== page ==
Samoa se une a la OMC, la asistencia del ITC fue reconocida (en)
Samoa’s accession to the WTO is a key step towards accelerating the Pacific nation’s economic growth and increasing the prosperity of its people, Samoan officials said as the WTO accepted its 156th member in Geneva earlier today. WTO Director-General Pascal Lamy has thanked ITC for the assistance it provided during the country’s accession negotiations and in preparation for membership.
Joining the WTO, however, is just the first step: the country needs to take advantage of the newly found market access, Deputy Prime Minister Prime Minister H.E. Mr. Fonotoe Lauofo said earlier this week
Assistance provided during the WTO accession process is only one element in ITC’s portfolio to help Least Developed Countries integrate into the world trade system. “ITC’s approach provides assistance to SMEs, so that they can exploit the market access opportunities offered by WTO membership,” said ITC Executive Director Ms. Patricia Francis.
“It is important to move the country forward to align with everyone else,” said Mr. Muagututagata Peter Ahhim, Samoa’s Associate Minister for Commerce, Industry and Labour. “After 13 years of deliberations we are finally here.” The country has come a long way since the time of tariff levels above 60% in the 1990s, he said. As the first step towards joining the world trade system, the country has lowered tariffs to around 10% today. A key result of the WTO accession negotiations is that this level will not need to be further reduced immediately, said Nella Tavita-Levy, who has coordinated Samoa’s accession talks during the last ten years.
While the country has enjoyed preferential tariff levels at its main trading partners, it was to lose these unilateral concessions when graduating from LDC status in 2014. By joining the WTO it will retain this preferential treatment. “There will be a level playing field,” Ms. Tavita-Levy said. “We will no longer be dependent on unilateral concessions.”
WTO membership will automatically ensure most favoured nation status among the organization’s 155 members, including markets that have been virtually closed to Samoa until now. “They will be able to diversify and become less dependent on their current trading partners,” said ITC’s Jean-Sébastien Roure, who led the organization’s assistance to Samoa during its accession process.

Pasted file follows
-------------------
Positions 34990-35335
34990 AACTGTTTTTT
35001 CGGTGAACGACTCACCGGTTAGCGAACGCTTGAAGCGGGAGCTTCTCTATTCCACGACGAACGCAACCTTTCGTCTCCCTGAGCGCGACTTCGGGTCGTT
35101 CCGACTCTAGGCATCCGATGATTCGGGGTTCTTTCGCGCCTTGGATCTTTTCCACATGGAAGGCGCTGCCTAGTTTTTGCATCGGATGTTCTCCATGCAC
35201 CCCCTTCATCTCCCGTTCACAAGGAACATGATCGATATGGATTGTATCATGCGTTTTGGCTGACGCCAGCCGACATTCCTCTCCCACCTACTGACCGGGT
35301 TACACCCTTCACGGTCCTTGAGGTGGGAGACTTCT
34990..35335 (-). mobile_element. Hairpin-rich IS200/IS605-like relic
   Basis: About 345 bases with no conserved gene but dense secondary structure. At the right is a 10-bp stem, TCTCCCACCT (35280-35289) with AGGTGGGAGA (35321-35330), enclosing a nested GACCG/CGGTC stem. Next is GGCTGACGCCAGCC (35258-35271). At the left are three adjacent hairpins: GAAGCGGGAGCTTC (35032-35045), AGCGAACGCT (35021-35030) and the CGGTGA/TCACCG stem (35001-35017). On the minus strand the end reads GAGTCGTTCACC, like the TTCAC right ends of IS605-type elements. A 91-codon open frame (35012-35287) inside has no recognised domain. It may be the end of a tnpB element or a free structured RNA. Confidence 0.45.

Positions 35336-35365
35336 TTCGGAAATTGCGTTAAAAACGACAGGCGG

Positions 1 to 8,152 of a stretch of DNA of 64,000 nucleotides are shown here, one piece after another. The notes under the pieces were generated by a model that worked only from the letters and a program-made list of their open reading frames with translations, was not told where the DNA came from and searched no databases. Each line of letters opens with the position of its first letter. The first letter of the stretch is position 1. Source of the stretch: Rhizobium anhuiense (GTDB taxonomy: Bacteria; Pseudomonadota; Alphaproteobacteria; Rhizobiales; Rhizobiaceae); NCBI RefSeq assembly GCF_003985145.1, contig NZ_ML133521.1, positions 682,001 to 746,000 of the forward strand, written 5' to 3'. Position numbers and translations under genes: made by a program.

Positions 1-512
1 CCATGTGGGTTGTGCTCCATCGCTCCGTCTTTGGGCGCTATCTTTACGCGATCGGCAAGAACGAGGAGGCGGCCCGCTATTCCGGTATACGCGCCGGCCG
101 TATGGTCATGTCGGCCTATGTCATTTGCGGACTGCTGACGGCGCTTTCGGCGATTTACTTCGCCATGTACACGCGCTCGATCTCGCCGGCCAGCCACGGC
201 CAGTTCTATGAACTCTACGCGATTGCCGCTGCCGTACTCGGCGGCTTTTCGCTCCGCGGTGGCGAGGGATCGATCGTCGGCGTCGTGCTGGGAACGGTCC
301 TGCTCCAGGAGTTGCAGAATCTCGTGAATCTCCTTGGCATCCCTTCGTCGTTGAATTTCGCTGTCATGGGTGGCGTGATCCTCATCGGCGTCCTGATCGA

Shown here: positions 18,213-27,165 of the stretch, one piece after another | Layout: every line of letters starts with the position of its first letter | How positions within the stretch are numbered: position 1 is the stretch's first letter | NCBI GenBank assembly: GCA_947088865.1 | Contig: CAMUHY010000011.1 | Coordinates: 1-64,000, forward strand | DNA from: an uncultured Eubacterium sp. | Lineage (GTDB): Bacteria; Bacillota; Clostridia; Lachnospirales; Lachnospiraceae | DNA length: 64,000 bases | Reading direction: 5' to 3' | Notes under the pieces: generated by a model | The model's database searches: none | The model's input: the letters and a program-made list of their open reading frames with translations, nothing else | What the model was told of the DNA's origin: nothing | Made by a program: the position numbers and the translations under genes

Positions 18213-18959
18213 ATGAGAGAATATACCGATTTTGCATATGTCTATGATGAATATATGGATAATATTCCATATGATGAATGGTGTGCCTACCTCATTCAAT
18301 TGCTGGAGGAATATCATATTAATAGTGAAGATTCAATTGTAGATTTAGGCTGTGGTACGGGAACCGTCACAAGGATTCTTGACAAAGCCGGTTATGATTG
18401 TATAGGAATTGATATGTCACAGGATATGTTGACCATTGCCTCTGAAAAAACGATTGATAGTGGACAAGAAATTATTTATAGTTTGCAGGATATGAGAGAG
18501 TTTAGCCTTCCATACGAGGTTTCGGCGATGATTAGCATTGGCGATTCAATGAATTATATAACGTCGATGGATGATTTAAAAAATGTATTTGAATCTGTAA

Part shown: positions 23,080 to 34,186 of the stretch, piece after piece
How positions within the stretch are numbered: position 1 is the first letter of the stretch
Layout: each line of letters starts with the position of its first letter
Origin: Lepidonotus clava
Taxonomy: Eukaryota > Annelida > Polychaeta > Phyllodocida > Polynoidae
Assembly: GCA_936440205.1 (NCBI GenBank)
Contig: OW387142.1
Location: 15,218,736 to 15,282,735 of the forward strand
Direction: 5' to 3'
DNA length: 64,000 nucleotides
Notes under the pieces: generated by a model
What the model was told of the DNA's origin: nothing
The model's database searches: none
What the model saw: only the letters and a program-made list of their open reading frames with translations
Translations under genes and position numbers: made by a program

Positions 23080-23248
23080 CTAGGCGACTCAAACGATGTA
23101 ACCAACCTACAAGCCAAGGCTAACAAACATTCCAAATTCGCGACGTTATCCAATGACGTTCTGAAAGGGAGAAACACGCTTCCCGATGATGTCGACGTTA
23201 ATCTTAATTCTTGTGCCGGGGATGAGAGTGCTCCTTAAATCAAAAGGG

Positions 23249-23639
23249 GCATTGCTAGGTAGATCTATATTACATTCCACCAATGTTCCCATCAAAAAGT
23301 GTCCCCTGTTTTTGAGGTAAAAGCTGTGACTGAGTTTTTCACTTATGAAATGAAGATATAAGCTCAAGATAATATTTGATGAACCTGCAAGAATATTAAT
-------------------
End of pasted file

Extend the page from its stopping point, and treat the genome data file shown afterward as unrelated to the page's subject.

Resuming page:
ITC has assisted Samoa in preparation for membership by facilitating a dialogue between the private sector and government negotiators ensuring that the interests of the private sector are taken into account during the accession process. “There has been apprehension among some in the business community on how membership [in the WTO] will impact Samoan businesses, whether they can compete,” said Mr. Sili Epa Tuioti, a board member of the Samoa Chamber of Commerce. ITC’s support has been instrumental in alleviating these fears, in allowing the business community to learn from the experience of other LDCs that have joined the WTO and in finding a voice for the business community to influence the government’s negotiating position, he said. The impact of ITC’s support reaches far beyond accession, he added, as now the communication channels between the business community and those responsible for trade policy in government have been established. “It is good that we have invested resources in strengthening this dialogue,” he said. The government now routinely “comes to the private sector to seek its views on policy,” he added.
Reaping the benefits of membership
ITC’s involvement does not end with Samoa’s WTO accession. Instead, the emphasis will now shift to identifying ways in which Samoa can benefit from WTO membership. “We need to find the niches in which we are most competitive,” Tuioti said. “The opportunities are not in the mass market, but among niche, value added products,” he added, citing organic agriculture as an example.
ITC assisted Samoa in the preparation of a Fruits and Vegetables Sector Development Strategy in order to identify market segments with the highest export potential. It has also worked with small and medium size enterprises in the agro-processing sector to increase their export capacities by the establishment of ISO food safety management systems, a key requirement at many export markets. The projects were financed by the European Union.
Membership in the WTO also carries a symbolic value, as it will raise the country’s profile and help its tourism sector, said Oli Ah Mih, a board member of the country’s Hotel Association and the owner of a 70-room hotel in the capital Apia. As an importer, he also welcomed the pressure that the WTO put on the government in the 1990s to lower import tariffs before commencing negotiations. “The government used to look upon tariffs as a tool for revenue generation,” he said. “This has changed.”
Following the accession of Samoa and Vanuatu this year, there are still ten LDCs in the Accession process: Afghanistan, Bhutan, Comoros, Equatorial Guinea, Ethiopia, Lao PDR, Liberia, Sudan, Sao Tome and Principe and Yemen. The WTO’s General Council has recognized ITC’s contribution to the Accession process. The highest number of countries outside the Multilateral Trading System remain LDCs.
Samoa, in the meantime, is going to work hard to make the most of its membership, the Deputy Prime Minister said. The country is not going to sit on the sidelines but is looking forward to actively participate in discussions at the WTO, Mr. Lauofo told fellow ministers from LDCs on Thursday. “After having negotiated membership for 13 years, the obvious question is how the long coveted membership in this rule‐based system will serve our needs,” he said.